Susan Feeney:

Right. And I think it's a fairly, you said fairly easy thing to do, and the downside is so minimal, and no expense, so it really is a good option and sometimes the actual act of losing weight, even if it's only four pounds, is such a incentive that it may help to change behavior.

Dr. Domino:

Just as you said, "Martin's someone who's gained weight every week of his life, and here's something where he was able to lose weight, not add." So this may have been a four or five pound weight loss, but it was probably a seven or eight, overall benefit.

Susan Feeney:

Correct.

Dr. Domino:

One last thought, when you think about fiber, how do you get more fiber in your diet? Well, high fiber foods are something like an apple, an apple with the skin on, it's about four to five grams of fiber. So to meet this... One thing I tell people, if they can't figure anything else out, is eat seven apples a day. They go, "Seven apples a day, that's an awful lot." Well, yeah, there are other things you can do, other fruits with their skin, or pears are also very high, raspberries and strawberries are very high in fiber. Kale, the ever present kale, is a very high-fiber green, but most people don't like it. Peas are almost as high in fiber as Kale and much more palatable.

Susan Feeney:

Wow, I did not know that.

Dr. Domino:

Beans and lentils are very, very high in soluble fiber. And again, the authors here looked at the data, looked at the literature, and it's the soluble fiber, the stuff that turns into gel in your intestine, not the stuff that promotes catharsis, but rather increasing bulk of your stool, are the things that create the weight loss.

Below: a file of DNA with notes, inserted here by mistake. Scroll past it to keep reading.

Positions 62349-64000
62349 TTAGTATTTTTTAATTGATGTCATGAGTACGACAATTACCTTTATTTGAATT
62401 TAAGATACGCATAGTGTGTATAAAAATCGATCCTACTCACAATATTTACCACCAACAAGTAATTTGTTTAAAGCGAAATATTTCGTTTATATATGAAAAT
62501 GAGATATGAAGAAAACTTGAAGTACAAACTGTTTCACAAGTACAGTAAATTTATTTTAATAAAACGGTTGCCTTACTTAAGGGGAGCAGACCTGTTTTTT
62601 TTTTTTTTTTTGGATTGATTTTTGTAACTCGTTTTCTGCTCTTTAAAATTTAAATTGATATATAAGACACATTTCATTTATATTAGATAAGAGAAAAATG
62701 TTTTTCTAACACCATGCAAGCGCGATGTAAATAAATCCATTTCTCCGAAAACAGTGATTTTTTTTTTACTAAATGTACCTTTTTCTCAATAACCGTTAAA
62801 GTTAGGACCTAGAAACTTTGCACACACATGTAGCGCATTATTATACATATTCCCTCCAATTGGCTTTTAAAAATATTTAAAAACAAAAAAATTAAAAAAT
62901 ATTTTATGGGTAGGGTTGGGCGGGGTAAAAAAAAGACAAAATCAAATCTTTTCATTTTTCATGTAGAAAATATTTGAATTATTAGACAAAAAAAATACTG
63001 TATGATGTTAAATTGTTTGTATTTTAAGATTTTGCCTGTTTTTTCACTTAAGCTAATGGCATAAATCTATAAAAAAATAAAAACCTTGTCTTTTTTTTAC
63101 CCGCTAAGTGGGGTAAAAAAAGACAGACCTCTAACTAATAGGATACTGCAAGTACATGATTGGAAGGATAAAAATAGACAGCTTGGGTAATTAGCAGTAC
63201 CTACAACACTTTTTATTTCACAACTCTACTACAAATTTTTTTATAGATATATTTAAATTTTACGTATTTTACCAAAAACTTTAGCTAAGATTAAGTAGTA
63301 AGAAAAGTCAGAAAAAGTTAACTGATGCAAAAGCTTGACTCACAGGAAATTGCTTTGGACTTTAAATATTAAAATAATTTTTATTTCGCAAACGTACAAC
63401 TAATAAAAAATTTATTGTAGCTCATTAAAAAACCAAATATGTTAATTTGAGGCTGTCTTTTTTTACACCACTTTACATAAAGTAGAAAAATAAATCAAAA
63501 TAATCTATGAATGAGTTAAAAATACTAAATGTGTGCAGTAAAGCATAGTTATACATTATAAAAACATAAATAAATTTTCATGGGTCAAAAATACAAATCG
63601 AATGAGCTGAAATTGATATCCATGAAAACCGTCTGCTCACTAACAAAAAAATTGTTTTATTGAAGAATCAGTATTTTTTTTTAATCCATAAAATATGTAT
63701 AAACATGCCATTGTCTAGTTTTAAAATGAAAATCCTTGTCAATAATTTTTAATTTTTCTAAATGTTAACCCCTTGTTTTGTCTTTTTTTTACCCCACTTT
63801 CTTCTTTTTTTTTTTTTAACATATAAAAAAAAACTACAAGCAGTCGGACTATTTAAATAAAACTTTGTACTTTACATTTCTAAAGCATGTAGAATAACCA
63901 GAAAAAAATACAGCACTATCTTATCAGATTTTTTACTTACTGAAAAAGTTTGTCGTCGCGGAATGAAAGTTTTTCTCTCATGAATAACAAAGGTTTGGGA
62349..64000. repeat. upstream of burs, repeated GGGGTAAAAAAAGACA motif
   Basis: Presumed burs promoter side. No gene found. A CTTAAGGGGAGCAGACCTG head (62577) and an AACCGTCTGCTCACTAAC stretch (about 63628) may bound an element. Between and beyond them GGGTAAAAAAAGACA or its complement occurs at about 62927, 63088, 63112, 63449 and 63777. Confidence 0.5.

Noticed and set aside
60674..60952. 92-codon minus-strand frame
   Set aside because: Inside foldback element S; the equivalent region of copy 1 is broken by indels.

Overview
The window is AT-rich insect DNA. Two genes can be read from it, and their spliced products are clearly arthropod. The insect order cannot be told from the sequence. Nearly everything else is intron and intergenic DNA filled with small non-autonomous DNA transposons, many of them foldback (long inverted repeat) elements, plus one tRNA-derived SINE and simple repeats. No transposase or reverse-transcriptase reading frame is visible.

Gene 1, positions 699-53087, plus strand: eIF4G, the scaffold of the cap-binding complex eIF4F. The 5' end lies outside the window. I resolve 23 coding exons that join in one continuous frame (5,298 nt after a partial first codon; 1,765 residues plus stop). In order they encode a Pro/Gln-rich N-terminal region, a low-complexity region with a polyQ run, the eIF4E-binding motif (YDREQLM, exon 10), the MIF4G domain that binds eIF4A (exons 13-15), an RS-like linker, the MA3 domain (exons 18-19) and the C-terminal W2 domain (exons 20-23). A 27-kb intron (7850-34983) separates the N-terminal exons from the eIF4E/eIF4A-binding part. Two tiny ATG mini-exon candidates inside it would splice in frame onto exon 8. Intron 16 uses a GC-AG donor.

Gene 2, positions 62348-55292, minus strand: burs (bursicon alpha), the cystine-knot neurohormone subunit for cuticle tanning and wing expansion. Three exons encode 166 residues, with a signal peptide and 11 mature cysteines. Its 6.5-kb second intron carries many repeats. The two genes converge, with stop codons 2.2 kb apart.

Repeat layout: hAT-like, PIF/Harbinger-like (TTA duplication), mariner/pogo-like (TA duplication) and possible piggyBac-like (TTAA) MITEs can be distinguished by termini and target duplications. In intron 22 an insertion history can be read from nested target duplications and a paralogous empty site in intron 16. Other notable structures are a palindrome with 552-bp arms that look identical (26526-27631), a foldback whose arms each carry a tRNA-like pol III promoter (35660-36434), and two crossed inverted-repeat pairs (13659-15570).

Susan Feeney:

Okay, so some of over-the-counter package things, like the fiber that we give people. What were the recommendations on those?

Dr. Domino:

So, they recommend of course, that you ideally get most of your fiber from food sources. There are two or three options. The packet of stuff that you're talking about is normally psyllium, psyllium seed that's ground up into powder, and taking it with a large glass of water, is the ideal fiber that will help promote weight loss. It's the most extensively studied, but it's also the one that's most likely to cause gas.

Susan Feeney:

Right.

Dr. Domino:

So there is a commercial product by a very well-known fiber supplement, population that has a weight loss formulation that does include psyllium in it. The next common source is inulin. Inulin is the root of the chicory plant, it is also all soluble fiber, it does not present to the intestine, it breaks down a little bit before it gets there. On the flip side, it causes much less gas and much less discomfort. So those are two simple ways, and then there are some cereals that are very high fiber, both soluble and insoluble, and we'll have a link on the landing page of high fiber foods, both vegetables, fruits, and commercial products that you can consider.

Susan Feeney:

Great. Well this is very helpful, and I think most of us can come up with several patients who this might be a good option for. Thanks, Frank.

Dr. Domino:

Oh, thank you Susan. Practice pointer, for patients who can't change their diet, adding high fiber, 35 grams a day, and increasing protein 0.8 grams per kilogram of ideal body weight per day, can help lead to weight loss. Join us next time, when we review the current new recommendations on screening for cervical cancer. And for more timely, relevant and practical medical education, check out primed.com.